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ICD-9-CM Code

  • 345.9 Epilepsy

ICD-10-CM Code

  • G40.909 Epilepsy, epileptic, epilepsia (attack) (cerebral) (convulsion) (fit) (seizure)

Preferred Practice Patterns

Key Features


  • Chronic disorder of various causes characterized by recurrent seizures

  • Seizures result from sudden and excessive electrical discharge of large groups of neurons

Essentials of Diagnosis

  • Diagnosis requires that the individual experience seizures, but not all seizures are indicative of epilepsy

  • Epilepsy can be caused by any major category of serious disease or human disorder

  • Approximately 1% of cases result from genetic disease

  • People with idiopathic or primary epilepsies share the following features

    • Variable family history

    • Generalized spike-wave abnormality on electroencephalogram (EEG)

    • Onset in childhood or adolescence

  • Development of epilepsy in an individual who suffers brain injury is influenced by family history and pre- and post-morbid EEG abnormalities

General Considerations

  • Third most common serious neurologic disease in the elderly, following stroke and dementia

  • Depression commonly occurs in people with epilepsy

    • Suggested that the hippocampus, implicated in both mood disorders and seizures, is likely link between depression and epilepsy

  • Events that may trigger seizure in people with epilepsy include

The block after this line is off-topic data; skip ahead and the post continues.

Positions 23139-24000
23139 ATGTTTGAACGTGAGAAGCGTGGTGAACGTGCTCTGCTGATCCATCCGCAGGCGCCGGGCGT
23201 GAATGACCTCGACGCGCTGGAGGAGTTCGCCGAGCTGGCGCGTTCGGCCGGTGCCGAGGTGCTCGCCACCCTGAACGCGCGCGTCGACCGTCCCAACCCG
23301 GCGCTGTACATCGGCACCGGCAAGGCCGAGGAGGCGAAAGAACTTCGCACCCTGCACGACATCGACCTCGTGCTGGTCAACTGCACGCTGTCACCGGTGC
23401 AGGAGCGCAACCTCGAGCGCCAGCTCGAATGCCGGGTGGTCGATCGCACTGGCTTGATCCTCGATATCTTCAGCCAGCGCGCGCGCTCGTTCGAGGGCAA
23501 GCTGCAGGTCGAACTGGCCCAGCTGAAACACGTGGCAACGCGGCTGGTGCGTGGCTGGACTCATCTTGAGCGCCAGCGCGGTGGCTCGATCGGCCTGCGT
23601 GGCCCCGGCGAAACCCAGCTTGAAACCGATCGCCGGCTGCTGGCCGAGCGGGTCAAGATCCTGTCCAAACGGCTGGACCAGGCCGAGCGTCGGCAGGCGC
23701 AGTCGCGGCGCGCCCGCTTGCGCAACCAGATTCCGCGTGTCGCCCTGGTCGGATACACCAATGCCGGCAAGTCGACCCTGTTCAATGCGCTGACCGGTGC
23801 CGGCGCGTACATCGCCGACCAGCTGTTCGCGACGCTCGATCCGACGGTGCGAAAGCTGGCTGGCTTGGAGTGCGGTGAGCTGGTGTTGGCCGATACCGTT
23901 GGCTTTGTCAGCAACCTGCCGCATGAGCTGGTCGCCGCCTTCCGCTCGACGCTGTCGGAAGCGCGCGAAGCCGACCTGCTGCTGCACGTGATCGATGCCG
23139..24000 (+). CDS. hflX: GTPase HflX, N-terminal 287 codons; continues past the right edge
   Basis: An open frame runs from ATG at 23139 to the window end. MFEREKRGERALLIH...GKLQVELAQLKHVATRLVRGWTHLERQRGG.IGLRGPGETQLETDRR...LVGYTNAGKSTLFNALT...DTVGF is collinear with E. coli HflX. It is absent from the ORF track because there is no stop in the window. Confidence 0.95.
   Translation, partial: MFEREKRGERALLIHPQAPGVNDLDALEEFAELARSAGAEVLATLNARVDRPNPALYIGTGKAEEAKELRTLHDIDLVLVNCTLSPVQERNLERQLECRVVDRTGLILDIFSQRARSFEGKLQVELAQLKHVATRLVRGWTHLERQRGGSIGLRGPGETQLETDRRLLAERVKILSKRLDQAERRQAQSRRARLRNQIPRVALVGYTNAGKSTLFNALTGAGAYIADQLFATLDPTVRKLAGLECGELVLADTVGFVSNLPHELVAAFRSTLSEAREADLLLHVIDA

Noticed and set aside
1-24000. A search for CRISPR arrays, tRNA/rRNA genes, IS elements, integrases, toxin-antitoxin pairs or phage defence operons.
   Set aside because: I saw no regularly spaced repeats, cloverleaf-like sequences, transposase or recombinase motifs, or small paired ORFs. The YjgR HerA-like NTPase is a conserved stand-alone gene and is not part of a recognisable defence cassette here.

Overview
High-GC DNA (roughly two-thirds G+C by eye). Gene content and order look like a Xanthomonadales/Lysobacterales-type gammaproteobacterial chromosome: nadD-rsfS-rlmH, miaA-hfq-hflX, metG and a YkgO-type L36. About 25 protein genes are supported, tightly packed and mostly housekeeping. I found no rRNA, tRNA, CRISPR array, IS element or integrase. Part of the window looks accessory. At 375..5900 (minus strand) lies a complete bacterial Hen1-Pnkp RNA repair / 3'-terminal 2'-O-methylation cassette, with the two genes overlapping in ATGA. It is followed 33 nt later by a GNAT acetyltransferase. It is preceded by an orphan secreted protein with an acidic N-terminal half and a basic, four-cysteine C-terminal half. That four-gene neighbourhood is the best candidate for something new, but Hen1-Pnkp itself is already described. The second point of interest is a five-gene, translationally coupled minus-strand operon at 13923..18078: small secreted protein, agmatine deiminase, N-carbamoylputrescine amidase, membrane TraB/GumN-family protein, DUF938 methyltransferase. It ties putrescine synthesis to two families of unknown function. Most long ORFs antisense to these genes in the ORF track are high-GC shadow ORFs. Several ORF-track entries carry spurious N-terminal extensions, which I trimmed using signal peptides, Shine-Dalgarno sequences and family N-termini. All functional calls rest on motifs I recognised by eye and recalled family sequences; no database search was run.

• Stress

    • Poor nutrition

    • Missed medication

    • Skipping meals

    • Flickering lights

    • Illness

    • Fever and allergies

    • Lack of sleep

    • Strong emotions

    • Heat and humidity

  • Fear of seizure may cause self-restriction of activities resulting in deconditioning, reduced balance strategy, loss of muscle strength and endurance


  • Affects approximately 45 million people worldwide

  • Highest incidence in young children and elderly populations; 75% of cases have onset before age 20 years

  • Men affected slightly more than women

Clinical Findings

Signs and Symptoms

  • Many people with epilepsy have no outward signs or symptoms except during seizure

  • Most signs and symptoms related to medication use, such as

    • Ataxia

    • Nystagmus

    • Dizziness

    • Confusion

    • Slurred speech

    • Nausea

    • Vomiting

    • Fatigue

    • Lethargy

Functional Implications

  • Injury from fall at onset of seizures or collision with objects during the seizure

  • Asphyxia if seizure occurs while eating, drinking, swimming

  • Deconditioning resulting in poor activity tolerance and increased fall risk

Possible Contributing Causes

  • Stroke

  • Intracranial mass

  • Traumatic brain injury

  • Subdural hematoma

  • Pneumonia

  • Hypoxia

  • Alcohol abuse

  • Brain abscess

  • High doses of caffeine can trigger seizure in people with epilepsy

Differential Diagnosis

  • Transient ischemic attack

  • Hypoglycemia


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